I always thought it was strange, growing up, that no matter how many times I tried, tampons just didn’t work for me. I could never put them in. But it didn’t bother me too much, because I wasn’t planning on having sex anytime soon, and I figured that if there were a real problem there, it’d sort itself out eventually. So I politely declined the annual Pap smear, year after year, and endured the belittling attitude of the health care “professionals” who clearly didn’t believe I could possibly be a virgin.
And then I met The Guy, fell in love, got engaged, and decided I should probably get things checked out to make sure all was well before the wedding. Luckily, by now, I had found a good doctor, and when she couldn’t get the speculum in, and I burst into tears because it hurt so much and I felt so violated, she didn’t put me down or make me feel foolish. Instead, she gently suggested that everything would be okay when the actual time came, and then kindly handed me a box of tissues.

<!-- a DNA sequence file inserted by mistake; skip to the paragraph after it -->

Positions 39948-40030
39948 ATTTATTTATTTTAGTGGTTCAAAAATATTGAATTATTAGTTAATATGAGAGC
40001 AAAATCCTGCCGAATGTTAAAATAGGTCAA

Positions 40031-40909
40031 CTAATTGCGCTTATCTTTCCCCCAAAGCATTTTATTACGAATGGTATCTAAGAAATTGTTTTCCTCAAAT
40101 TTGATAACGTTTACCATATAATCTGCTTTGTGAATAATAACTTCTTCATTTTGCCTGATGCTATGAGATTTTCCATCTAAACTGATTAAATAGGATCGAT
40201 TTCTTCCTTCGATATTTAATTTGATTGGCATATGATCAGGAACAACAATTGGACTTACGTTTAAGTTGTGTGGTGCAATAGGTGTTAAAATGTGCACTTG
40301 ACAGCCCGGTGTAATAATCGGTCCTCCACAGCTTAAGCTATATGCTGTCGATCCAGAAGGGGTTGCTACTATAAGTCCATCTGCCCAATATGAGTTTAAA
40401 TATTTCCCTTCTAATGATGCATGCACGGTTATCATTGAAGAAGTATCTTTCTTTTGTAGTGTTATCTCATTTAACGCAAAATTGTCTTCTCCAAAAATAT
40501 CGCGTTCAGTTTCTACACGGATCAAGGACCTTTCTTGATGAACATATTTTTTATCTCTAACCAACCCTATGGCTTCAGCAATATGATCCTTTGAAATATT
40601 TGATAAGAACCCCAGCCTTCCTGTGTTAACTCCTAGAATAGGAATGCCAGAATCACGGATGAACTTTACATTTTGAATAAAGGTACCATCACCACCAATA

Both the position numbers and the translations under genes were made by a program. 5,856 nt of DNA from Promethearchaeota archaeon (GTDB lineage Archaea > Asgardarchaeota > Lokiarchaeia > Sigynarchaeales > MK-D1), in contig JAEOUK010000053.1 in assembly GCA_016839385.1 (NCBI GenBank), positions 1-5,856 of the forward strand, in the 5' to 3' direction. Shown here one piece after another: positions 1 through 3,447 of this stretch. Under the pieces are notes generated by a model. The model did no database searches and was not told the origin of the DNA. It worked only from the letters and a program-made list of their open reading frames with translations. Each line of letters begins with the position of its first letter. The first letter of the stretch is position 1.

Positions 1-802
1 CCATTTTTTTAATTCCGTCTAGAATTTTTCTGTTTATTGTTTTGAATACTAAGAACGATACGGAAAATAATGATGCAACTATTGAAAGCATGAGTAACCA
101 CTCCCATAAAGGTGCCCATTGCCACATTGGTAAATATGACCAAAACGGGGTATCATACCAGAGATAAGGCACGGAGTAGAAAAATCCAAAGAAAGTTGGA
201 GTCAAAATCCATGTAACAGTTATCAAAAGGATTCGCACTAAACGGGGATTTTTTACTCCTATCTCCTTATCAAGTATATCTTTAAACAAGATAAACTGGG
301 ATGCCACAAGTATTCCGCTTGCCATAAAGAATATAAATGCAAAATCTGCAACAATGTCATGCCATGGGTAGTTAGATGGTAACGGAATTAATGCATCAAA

I wasn’t surprised when it didn’t happen on our wedding night; I had read enough about how tired you can both be, and how it’s a lot to get used to all in one night if you’ve never been there before. But by the end of our honeymoon week—a week full of a great deal of happiness, but also of entirely unanticipated tears, frustration, pain, and genuine terror—we both knew something was really wrong.
I’ve gotta hand it to my husband: he has been the absolute model of perfection on this from day one. We were reading one of those troubleshooting sections that first week, and a woman was talking about how it had taken her four months to get through it. I blanched. “Oh, honey. Four months?” And without hesitating, he said, “I can wait four weeks, four months, four years, however long it takes. And that’s okay.”